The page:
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Criminal law committee passes pilot programs, studies

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Four proposals approved during the final meeting of the Criminal Law and Sentencing Policy Study Committee appear headed for consideration during the 2014 session of the Indiana General Assembly.

The primary piece of legislation passed was a cleanup bill that established sentencing policy for the state’s new criminal code. Key provisions in the draft include:

• limiting the number of times an offender may file a petition to modify a sentence

• removing the requirement that courts hold a hearing on petitions to modify

• requiring additional prison terms for habitual offenders

• increasing advisory sentences for Level 3, 4 and 5 felonies

• increasing the number of crimes for which sentences are nonsuspendible

• requiring education credit-time be deducted from the release date

• removing the requirement that the courts explain their reasoning when imposing the advisory sentences

• giving a juvenile court jurisdiction over a child charged with criminal gang activity

• allowing offenders charged with a Level 5 or Level 6 felony to be put into a pretrial diversion program.

The committee also approved two bills that create pilot projects in Marion County.

The first bill establishes a three-year pilot program consolidating Marion County probation and community corrections. Joining together the operations, funding and staff, the new office will be called the Marion Superior Court Community Supervision Department. Funding will come through the community supervision fund, consisting of grants, appropriations and fees, and will be administered by an executive committee.

The other bill establishes a three-year mental health pilot project that requires community corrections to reduce recidivism by using evidence-based services, programs and practices. Mental health and substance-abuse treatment will be funded by grants and include vocational services, housing assistance and community support services.

Finally, the committee unanimously approved a proposal by Rep. Christina Hale, D-Indianapolis, to study the underreporting of certain crimes.

Hale’s bill requires the Commission on Improving the Status of Children in Indiana to study the underreporting of crimes against children. It also requires the Indiana Department of Health or its Office of Women’s Health to conduct a study on the number of victims of domestic and sexual violence, why these crimes are underreported, best practices to improve reporting, and the most effective way to connect victims with appropriate treatment.•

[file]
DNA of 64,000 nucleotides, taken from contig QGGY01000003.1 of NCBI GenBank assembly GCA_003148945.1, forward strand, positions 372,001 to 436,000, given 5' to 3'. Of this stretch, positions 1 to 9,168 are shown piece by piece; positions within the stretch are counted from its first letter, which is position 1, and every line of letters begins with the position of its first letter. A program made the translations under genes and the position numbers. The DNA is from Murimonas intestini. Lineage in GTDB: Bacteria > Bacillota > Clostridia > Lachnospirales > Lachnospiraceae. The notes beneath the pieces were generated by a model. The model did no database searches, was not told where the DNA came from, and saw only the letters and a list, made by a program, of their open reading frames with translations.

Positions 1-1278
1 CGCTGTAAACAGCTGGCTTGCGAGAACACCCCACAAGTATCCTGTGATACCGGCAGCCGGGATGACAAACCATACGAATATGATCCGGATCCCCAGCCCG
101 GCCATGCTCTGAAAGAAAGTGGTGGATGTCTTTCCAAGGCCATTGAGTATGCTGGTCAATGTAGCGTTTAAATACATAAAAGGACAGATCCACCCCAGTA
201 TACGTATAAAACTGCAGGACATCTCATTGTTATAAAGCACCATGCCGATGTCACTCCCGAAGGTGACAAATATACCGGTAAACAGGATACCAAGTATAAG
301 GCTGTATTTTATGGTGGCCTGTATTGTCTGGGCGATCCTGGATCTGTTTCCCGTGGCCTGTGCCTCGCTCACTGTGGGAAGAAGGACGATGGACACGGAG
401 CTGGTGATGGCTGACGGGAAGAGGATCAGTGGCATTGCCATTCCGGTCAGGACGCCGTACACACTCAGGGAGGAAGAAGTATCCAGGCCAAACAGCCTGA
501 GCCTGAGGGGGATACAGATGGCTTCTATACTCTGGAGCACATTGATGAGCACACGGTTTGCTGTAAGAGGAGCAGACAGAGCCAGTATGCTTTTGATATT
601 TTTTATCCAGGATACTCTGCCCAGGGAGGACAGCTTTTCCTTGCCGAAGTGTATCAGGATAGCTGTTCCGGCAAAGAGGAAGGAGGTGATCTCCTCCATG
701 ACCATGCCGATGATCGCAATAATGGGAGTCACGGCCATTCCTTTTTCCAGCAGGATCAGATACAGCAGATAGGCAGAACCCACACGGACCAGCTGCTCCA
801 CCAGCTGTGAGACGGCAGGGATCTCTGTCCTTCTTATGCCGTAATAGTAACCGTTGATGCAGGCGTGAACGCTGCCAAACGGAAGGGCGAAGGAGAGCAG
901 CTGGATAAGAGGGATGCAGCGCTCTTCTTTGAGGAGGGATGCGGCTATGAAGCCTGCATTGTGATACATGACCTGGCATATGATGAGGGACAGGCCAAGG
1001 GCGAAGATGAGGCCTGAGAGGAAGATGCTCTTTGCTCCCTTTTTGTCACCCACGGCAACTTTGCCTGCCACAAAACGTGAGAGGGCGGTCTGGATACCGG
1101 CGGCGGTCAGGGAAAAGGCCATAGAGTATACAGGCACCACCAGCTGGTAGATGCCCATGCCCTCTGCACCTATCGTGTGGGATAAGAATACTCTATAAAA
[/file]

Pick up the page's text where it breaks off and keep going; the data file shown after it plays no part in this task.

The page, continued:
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  1. Hail to our Constitutional Law Expert in the Executive Office! “What you’re not paying attention to is the fact that I just took an action to change the law,” Obama said.

  2. What is this, the Ind Supreme Court thinking that there is a separation of powers and limited enumerated powers as delegated by a dusty old document? Such eighteen century thinking, so rare and unwanted by the elites in this modern age. Dictate to us, dictate over us, the massess are chanting! George Soros agrees. Time to change with times Ind Supreme Court, says all President Snows. Rule by executive decree is the new black.

  3. I made the same argument before a commission of the Indiana Supreme Court and then to the fedeal district and federal appellate courts. Fell flat. So very glad to read that some judges still beleive that evidentiary foundations matter.

  4. KUDOS to the Indiana Supreme Court for realizing that some bureacracies need to go to the stake. Recall what RWR said: "No government ever voluntarily reduces itself in size. Government programs, once launched, never disappear. Actually, a government bureau is the nearest thing to eternal life we'll ever see on this earth!" NOW ... what next to this rare and inspiring chopping block? Well, the Commission on Gender and Race (but not religion!?!) is way overdue. And some other Board's could be cut with a positive for State and the reputation of the Indiana judiciary.

  5. During a visit where an informant with police wears audio and video, does the video necessary have to show hand to hand transaction of money and narcotics?

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